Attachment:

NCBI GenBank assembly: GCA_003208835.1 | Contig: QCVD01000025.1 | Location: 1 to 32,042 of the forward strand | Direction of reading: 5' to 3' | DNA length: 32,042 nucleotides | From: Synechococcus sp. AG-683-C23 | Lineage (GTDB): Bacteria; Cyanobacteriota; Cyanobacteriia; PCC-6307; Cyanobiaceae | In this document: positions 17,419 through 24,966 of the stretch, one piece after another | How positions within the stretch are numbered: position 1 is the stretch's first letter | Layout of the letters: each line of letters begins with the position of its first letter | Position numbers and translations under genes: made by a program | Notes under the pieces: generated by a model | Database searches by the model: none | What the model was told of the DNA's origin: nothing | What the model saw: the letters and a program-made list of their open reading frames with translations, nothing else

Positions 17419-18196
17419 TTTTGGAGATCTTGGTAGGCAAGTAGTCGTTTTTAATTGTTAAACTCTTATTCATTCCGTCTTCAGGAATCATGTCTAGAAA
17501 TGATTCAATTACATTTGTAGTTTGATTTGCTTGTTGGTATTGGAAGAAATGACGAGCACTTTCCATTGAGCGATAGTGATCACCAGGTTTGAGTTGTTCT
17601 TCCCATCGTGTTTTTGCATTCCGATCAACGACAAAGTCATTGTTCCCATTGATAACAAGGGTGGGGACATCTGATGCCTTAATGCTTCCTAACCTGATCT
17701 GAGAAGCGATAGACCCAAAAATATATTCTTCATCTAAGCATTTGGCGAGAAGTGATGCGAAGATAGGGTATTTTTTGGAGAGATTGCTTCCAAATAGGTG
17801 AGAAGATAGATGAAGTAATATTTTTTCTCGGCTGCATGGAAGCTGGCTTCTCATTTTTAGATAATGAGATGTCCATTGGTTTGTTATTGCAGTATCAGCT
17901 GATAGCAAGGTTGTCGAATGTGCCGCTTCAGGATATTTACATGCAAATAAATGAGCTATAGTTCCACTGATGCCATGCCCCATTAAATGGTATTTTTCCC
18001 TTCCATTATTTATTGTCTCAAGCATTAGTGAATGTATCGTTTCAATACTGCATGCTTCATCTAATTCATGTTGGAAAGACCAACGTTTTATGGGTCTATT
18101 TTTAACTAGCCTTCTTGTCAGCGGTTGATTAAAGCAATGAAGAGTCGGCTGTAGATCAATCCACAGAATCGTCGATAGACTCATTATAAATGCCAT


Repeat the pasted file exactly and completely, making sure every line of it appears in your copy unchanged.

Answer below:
NCBI GenBank assembly: GCA_003208835.1 | Contig: QCVD01000025.1 | Location: 1 to 32,042 of the forward strand | Direction of reading: 5' to 3' | DNA length: 32,042 nucleotides | From: Synechococcus sp. AG-683-C23 | Lineage (GTDB): Bacteria; Cyanobacteriota; Cyanobacteriia; PCC-6307; Cyanobiaceae | In this document: positions 17,419 through 24,966 of the stretch, one piece after another | How positions within the stretch are numbered: position 1 is the stretch's first letter | Layout of the letters: each line of letters begins with the position of its first letter | Position numbers and translations under genes: made by a program | Notes under the pieces: generated by a model | Database searches by the model: none | What the model was told of the DNA's origin: nothing | What the model saw: the letters and a program-made list of their open reading frames with translations, nothing else

Positions 17419-18196
17419 TTTTGGAGATCTTGGTAGGCAAGTAGTCGTTTTTAATTGTTAAACTCTTATTCATTCCGTCTTCAGGAATCATGTCTAGAAA
17501 TGATTCAATTACATTTGTAGTTTGATTTGCTTGTTGGTATTGGAAGAAATGACGAGCACTTTCCATTGAGCGATAGTGATCACCAGGTTTGAGTTGTTCT
17601 TCCCATCGTGTTTTTGCATTCCGATCAACGACAAAGTCATTGTTCCCATTGATAACAAGGGTGGGGACATCTGATGCCTTAATGCTTCCTAACCTGATCT
17701 GAGAAGCGATAGACCCAAAAATATATTCTTCATCTAAGCATTTGGCGAGAAGTGATGCGAAGATAGGGTATTTTTTGGAGAGATTGCTTCCAAATAGGTG
17801 AGAAGATAGATGAAGTAATATTTTTTCTCGGCTGCATGGAAGCTGGCTTCTCATTTTTAGATAATGAGATGTCCATTGGTTTGTTATTGCAGTATCAGCT
17901 GATAGCAAGGTTGTCGAATGTGCCGCTTCAGGATATTTACATGCAAATAAATGAGCTATAGTTCCACTGATGCCATGCCCCATTAAATGGTATTTTTCCC
18001 TTCCATTATTTATTGTCTCAAGCATTAGTGAATGTATCGTTTCAATACTGCATGCTTCATCTAATTCATGTTGGAAAGACCAACGTTTTATGGGTCTATT
18101 TTTAACTAGCCTTCTTGTCAGCGGTTGATTAAAGCAATGAAGAGTCGGCTGTAGATCAATCCACAGAATCGTCGATAGACTCATTATAAATGCCAT